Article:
CBD could potentially be as effective for pain relief as an opioid, but without the potential for deadly addiction. Dr. Solomon shared a self-report study he conducted at UC Berkeley last year, which tracked patients that were using opioids for pain relief. When subjects tried using cannabis in lieu of opioids, the majority “reported that cannabis provided relief on par with their other medications, but without the unwanted side effects.” He noted that more research needs to be done, but all signs point to pain relief—which would lead to fewer opioid-related deaths.
Additionally, animal studies have been conducted to find that CBD may be a potential treatment for arthritis, and one report concluded that “there is substantial evidence that cannabis is an effective treatment for chronic pain in adults.” Dr. Tishler, however, credited THC as the pain-reliever in this case, not CBD.
As it is an anti-inflammatory, you may find CBD skin-care productshelpful when applied topically. Some research even points to its efficacy as an acne treatment, since it may limit inflammation in the sebum-producing glands that can lead to breakouts. If you’re not having luck with traditional acne-fighting ingredients (like salicylic acid), it may be worth giving it a shot.
As for anti-aging beauty products (yes, there are anti-aging CBD products) such as serums, creams, cleansers—you name it—the jury’s out. Unfortunately, searches through medical archives yielded nothing substantial, but it can’t hurt to try (well, only your wallet). As always, consult with your dermatologist first.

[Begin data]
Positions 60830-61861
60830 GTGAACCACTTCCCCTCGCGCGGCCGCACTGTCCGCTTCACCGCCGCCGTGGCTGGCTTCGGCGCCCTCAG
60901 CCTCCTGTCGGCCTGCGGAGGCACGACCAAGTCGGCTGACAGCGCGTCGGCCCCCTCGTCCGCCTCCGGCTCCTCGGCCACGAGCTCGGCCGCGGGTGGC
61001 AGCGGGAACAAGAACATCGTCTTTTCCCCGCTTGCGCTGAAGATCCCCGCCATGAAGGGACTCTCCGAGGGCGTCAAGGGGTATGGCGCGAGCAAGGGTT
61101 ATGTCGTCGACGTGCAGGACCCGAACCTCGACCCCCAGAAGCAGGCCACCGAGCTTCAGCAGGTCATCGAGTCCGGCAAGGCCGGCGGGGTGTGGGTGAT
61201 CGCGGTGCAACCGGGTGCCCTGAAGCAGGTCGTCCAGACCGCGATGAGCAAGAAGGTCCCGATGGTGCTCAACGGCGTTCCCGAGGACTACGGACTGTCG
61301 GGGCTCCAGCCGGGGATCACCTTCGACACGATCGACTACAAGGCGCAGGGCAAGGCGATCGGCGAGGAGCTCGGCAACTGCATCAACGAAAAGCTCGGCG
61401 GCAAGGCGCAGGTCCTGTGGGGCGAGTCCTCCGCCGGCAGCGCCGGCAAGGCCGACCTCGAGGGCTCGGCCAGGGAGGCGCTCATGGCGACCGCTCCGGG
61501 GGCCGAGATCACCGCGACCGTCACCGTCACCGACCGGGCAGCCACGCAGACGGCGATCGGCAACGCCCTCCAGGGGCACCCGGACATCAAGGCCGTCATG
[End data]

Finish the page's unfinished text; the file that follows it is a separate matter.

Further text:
Crohn’s and IBD
Because studies are pointing to cannabinoids as a promising treatment for inflammation, CBD may, in fact, be a treatment for inflammatory bowel disease, including Crohn’s. While there is some initial evidence, there’s not a ton of clinical backing just yet. Stay tuned.
There is mounting evidence that CBD could potentially fight cancer and, at the very least, help ease symptoms of cancer and side effects of chemotherapy. A 2006 studypublished in the Journal of Pharmacology and Experimental Therapeutics found, for the first time, that CBD potently and selectively inhibited the growth of different breast tumor cell lines.
And while there are some studies being done to see if CBD is anti-tumor, it is not recommended to use CBD in lieu of chemotherapy. “I would never recommend someone stop seeing an oncologist or stop medication their oncologist recommended to take CBD,” said Dr. Solomon. “I would add it as an adjunct to that medication, letting the oncologist know that they’re taking it.” The stories you may hear by word of mouth claiming that CBD alone cured someone’s cancer? Purely anecdotal as of now.
More research needs to be done, but there is some evidence CBD can protect the heart against vascular damage caused by high glucose, inflammation, or type 2 diabetes, according to a 2013 study published in the British Journal of Clinical Pharmacology. The European Journal of Pharmacology also published a study earlier this year that pointed toward CBD aiding heart health. Perhaps what is most interesting is that CBD could mitigate the negative cardiovascular effects of stress and high blood pressure, providing a potential alternative to traditional medications used to lower blood pressure.